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Free Yourself & Read
By M. Alouette
Many poets dread poetry readings for all kinds of reasons. The schmoozing. The self-promotion. The careerism Maybe they're afraid of meeting a poet whose work they love only to discover that they don't like them as a person. Maybe they're nervous about feeling obligated to spend money on drinks, food, and new books when they're broke. Maybe they don't want to leave the house and brave public transportation or figure out parking near the venue. But perhaps the biggest reason many poets fear poetry readings is pure anxiety. They are afraid of getting up in front of a group of people and reading. If this is you, be kind to yourself.
It is normal to feel anxious about doing a poetry reading. After all, reading your poetry before an audience is a form of public speaking and plenty of people hate that. You are no less of a poet because you're anxious about public speaking. Writing your work and reading your work are different tasks that require different skills. In order to move past your anxiety, you must first acknowledge it. It's hard to handle a problem if you don't diagnose it. Once you've made it that far, ask yourself exactly why you are anxious.
Are you afraid of public speaking in any form? Are you self-conscious about the sound or volume of your voice? Have people bullied you for the sound of your voice or said that you speak too loudly or softly? Do you have an accent, speech impediment, or tic that you don't like? Have people bullied you about your accent, speech impediment, or tic? Do you feel vulnerable sharing your work with a new group of people? Does doubt creep in when you read your work aloud? Do you worry that the audience will heckle you? Do you worry that people will come and speak to you after the reading? Are you nervous about the questions these people may ask?
These are all legitimate concerns. You are not weak for worrying about these things, but you deserve to free yourself from the need to be perfect. You also deserve to free yourself from others' judgment and do what you want to do. Most people are polite and generous at poetry readings. If you want to participate in a poetry reading where you've been invited to read, you should do it. The publisher, editor, or curator who invited you believes in you and your work. You have their support and this person has organized an event for you to share your talents. Fear is normal, but fear will also hold you back. Take a risk, just as you take risks in your writing, and take part in that reading.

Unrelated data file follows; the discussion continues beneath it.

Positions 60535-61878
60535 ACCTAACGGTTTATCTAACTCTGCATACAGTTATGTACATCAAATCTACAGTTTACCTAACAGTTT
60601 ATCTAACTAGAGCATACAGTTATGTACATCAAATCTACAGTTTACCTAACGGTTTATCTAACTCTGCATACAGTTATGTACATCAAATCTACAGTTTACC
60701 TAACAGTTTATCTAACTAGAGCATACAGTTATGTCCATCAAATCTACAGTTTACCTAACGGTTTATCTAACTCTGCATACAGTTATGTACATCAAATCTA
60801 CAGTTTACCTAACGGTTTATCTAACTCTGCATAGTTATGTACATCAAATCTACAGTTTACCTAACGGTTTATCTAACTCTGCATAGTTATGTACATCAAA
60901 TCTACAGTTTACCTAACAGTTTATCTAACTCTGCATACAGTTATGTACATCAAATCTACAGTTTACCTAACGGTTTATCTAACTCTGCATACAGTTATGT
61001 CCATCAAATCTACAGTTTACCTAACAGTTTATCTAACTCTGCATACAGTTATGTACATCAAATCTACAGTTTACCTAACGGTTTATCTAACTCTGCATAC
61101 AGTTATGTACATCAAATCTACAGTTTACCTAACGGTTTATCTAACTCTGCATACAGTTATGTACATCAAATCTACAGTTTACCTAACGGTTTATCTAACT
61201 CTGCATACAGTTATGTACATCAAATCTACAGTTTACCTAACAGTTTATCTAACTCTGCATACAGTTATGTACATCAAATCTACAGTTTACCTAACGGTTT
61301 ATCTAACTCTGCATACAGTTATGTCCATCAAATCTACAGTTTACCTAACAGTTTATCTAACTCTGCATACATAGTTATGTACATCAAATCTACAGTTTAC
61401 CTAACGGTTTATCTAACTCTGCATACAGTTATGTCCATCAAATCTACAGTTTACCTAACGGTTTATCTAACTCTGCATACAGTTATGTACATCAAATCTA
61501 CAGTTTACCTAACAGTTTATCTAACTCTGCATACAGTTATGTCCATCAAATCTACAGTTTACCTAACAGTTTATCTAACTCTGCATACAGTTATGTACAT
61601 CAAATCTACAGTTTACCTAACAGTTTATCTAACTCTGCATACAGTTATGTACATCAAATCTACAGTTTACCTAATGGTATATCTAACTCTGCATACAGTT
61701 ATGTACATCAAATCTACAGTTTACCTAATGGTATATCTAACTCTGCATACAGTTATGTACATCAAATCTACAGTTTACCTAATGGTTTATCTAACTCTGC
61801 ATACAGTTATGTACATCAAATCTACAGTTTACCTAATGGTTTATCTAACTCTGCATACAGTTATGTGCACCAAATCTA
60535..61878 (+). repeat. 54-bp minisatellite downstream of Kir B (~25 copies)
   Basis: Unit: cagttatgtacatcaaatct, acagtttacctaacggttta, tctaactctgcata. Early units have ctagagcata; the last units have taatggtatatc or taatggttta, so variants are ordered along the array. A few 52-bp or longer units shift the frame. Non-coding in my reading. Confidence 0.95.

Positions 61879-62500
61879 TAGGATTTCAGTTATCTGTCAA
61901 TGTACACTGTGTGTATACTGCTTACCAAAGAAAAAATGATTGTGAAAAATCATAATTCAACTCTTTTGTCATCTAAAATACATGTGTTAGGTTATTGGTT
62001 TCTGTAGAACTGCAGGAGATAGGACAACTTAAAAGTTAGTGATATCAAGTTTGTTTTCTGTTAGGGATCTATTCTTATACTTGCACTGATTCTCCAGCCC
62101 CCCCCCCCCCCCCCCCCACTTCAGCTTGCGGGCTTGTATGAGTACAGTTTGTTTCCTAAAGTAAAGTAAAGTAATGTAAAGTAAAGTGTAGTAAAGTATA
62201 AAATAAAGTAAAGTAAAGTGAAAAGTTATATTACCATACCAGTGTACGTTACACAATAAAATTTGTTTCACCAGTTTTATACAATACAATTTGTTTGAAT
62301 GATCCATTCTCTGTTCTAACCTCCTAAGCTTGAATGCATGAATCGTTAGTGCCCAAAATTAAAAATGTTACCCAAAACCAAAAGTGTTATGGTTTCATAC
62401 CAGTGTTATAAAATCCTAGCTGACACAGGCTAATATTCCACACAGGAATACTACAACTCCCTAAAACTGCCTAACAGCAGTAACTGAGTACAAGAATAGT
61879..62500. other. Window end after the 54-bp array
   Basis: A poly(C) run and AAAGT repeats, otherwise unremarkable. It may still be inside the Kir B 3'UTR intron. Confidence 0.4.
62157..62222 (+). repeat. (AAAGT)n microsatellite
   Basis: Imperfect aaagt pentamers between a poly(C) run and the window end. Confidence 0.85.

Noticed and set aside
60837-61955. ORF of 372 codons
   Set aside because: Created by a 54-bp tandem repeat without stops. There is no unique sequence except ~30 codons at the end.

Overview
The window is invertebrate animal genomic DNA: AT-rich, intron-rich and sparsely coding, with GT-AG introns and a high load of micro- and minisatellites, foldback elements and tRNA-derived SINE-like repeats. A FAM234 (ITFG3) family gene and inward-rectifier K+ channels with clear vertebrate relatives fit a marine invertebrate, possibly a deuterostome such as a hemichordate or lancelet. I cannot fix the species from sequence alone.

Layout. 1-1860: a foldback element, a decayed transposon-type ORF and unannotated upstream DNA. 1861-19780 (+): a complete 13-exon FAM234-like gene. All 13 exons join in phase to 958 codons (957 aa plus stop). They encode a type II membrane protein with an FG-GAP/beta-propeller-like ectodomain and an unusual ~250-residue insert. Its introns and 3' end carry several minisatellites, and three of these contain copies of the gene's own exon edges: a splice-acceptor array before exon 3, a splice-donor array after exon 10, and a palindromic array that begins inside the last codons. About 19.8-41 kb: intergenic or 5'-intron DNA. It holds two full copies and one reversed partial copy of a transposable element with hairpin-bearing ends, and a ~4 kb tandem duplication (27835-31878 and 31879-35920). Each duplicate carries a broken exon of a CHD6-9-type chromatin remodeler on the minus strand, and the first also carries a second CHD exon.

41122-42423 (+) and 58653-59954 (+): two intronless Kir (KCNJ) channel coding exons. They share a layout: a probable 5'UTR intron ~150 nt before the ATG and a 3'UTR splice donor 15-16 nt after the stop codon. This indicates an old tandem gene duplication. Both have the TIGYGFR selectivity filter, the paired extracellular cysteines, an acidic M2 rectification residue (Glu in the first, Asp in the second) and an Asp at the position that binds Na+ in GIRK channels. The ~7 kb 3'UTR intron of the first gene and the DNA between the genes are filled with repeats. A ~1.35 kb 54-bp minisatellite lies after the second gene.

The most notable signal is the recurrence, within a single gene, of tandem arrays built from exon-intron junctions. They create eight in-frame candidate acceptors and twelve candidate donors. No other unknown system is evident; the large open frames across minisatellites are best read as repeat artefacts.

Proper preparation will make the event less stressful and more enjoyable. The night before your poetry reading, relax and get plenty of sleep. The day of the poetry reading, try not to overbook or tax yourself. Wake up with your favorite morning ritual, drink lots of water, eat healthy meals, and allow yourself plenty of time to arrive to the event. Try your best to bring a buddy to the event so you have someone to talk to and sit by your side. To ensure you have a buddy, invite folks to the event with plenty of advance notice. Facebook event invites are fine, but it's often more effective to invite people individually in person or over text, so make the effort. Waiting until the last minute might mean flying solo—which isn't the worst thing, either. You are worthy whether you have company or not. And you might make a new friend at the event, anyway! Pack a water bottle or bring money for a beverage and use the restroom before the event begins. Arrive with enough time to get a good seat so you can see and hear the readers who go before you.
When it's your turn to read, breathe deeply and evenly. Project from your diaphragm and speak slowly so people all the way in the back can hear what you are saying. Read your words with expression—the same emotions you had in your heart and mind when you wrote them. Don't get flustered if you mess up. Repeat yourself if necessary and keep going. People came to the event because they want to hear your words. Don't cheat them (or yourself or your work.)
And when it's all over, bask in the glory. You did it! People probably have kind words to share about your work. Accept compliments graciously. Meet new people and say hi to ones you know. A poetry reading is an art event and there's no perfect way to do art, so be there for the experience. Be fully present in the moment because you owe your mindfulness to yourself and your audience.
Write something about yourself. No need to be fancy, just an overview.